Thank you to www.speakandwrite.com for bringing the HBR blog post The Magic of Doing One Thing at a Time to my attention. Multitasking was a buzz word for a long time and certainly in the accounting world during tax season, accountants are managing multiple tasks at any one time. The article suggests that switching between activities without completely focusing on one increases the project time by as much as 25%.
That can’t be good for work schedules, budgeting or client satisfaction. But before we talk about remedies let’s also face the root cause of why accountants are multitasking and having a negative impact on productivity. One challenge accountants face is poorly trained clients. That is, clients bring in their information incomplete, yet accountants start the project. Accountants need to be disciplined in not beginning a client project until they have all of the information. They need systems in place to review the client work papers early in the process and let clients know what is missing. Compare these 2 firms:
- One firm we work with has systems in place that scans the information the day it arrives and within 24 hours the client is made aware of any missing documents AND that work will not start until they have the missing information.
- Another firm (for whom we did a Client Satisfaction Survey) however receives client information towards the end of January and February, but typically doesn’t start the engagement until March. They then make the client aware of missing documents in the middle of March.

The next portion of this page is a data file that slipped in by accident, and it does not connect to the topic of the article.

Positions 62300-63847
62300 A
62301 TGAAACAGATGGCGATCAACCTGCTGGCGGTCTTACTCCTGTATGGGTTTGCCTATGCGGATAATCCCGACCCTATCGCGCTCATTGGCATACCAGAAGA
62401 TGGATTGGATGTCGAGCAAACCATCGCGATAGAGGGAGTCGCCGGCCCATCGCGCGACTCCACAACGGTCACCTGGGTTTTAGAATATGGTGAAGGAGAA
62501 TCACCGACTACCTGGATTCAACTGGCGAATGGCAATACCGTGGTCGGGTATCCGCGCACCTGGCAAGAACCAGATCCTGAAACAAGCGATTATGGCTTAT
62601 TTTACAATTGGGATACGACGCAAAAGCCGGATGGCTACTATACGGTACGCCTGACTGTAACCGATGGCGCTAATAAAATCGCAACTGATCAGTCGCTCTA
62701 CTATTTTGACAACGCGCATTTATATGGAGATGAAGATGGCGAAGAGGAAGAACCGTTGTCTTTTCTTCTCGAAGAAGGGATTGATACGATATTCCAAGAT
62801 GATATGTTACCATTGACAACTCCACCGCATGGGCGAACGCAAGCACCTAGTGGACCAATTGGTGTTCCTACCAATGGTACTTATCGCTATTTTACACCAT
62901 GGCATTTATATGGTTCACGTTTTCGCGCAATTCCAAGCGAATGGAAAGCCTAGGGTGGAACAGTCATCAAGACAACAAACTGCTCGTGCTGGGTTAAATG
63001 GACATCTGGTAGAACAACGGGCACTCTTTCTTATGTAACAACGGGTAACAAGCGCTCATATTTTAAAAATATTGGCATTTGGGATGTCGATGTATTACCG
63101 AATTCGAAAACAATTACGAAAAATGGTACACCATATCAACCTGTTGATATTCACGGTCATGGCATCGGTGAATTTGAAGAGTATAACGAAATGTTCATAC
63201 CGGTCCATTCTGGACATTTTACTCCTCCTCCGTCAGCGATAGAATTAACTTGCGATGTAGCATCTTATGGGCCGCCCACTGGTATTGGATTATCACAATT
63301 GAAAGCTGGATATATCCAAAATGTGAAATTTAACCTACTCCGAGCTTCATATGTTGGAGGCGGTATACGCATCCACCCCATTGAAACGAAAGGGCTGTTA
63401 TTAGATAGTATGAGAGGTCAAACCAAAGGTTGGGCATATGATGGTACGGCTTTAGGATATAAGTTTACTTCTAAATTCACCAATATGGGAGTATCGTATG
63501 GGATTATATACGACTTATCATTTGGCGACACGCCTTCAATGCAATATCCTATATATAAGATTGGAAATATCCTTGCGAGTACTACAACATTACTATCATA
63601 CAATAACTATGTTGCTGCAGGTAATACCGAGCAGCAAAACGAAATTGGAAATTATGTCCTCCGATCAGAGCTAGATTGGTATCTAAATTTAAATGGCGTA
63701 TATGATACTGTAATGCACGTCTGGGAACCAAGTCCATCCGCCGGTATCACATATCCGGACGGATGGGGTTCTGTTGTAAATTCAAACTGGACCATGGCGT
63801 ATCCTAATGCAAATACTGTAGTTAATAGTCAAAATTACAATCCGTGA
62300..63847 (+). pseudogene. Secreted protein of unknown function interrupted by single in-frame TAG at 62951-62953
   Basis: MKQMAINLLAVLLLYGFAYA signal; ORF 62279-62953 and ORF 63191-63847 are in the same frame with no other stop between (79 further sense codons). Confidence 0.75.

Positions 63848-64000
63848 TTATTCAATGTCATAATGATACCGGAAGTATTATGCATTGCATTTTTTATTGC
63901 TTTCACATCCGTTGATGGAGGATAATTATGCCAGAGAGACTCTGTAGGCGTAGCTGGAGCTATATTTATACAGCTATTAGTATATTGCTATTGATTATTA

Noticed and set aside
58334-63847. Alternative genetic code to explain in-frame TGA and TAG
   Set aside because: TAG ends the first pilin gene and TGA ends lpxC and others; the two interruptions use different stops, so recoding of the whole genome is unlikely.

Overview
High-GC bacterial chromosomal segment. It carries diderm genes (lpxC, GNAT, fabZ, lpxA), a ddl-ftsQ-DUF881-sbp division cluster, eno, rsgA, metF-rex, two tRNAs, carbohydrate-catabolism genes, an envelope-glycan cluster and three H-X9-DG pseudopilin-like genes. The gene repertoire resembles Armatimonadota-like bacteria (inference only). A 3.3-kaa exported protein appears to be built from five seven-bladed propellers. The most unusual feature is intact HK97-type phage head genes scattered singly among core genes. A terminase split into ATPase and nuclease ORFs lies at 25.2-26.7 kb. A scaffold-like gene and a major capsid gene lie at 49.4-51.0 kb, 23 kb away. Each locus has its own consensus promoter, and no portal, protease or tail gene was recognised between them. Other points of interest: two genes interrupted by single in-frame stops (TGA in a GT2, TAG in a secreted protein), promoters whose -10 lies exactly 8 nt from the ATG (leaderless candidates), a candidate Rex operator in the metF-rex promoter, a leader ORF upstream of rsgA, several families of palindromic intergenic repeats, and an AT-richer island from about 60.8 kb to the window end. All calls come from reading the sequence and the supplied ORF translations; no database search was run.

What do you think is the level of client satisfaction in both of these firms? Which firm do you think comes in on budget? The lesson here is that you need systems!
The HBR post offers a number of tips for both managers and individuals and its certainly worth checking out. I think the best tip is:
Do the most important thing first in the morning, preferably without interruption, for 60 to 90 minutes, with a clear start and stop time.
This tip is certainly not new – Stephen Covey (and a whole host of other authors) called it “First Things First” in his 7 Habits of Highly Effective People.
I think another tip not mentioned in the blog post is to plan your day. Start the day with a plan.
- What needs to be achieved today?
- What deadlines are looming?
- What calls do I need to make?
And then tick them off as you do them. I also like to finish the day with a plan.
- What needs to be done tomorrow?
- What meetings are coming up that I need to prepare for?
- Are there any changing priorities?
Some people keep paper lists, some create tasks in Outlook or their practice management software and some use the sticky-notes download which is an electronic version of post-it notes.
If you’re feeling overwhelmed it’s time to take a step back and look at all the projects on your plate. Could some be delegated? Those that can’t need to be prioritized and a plan created to tackle them. And as the article suggests, tackling them one-by-one might be the most productive way of doing it.
Read the full article at http://blogs.hbr.org/schwartz/2012/03/the-magic-of-doing-one-thing-a.html
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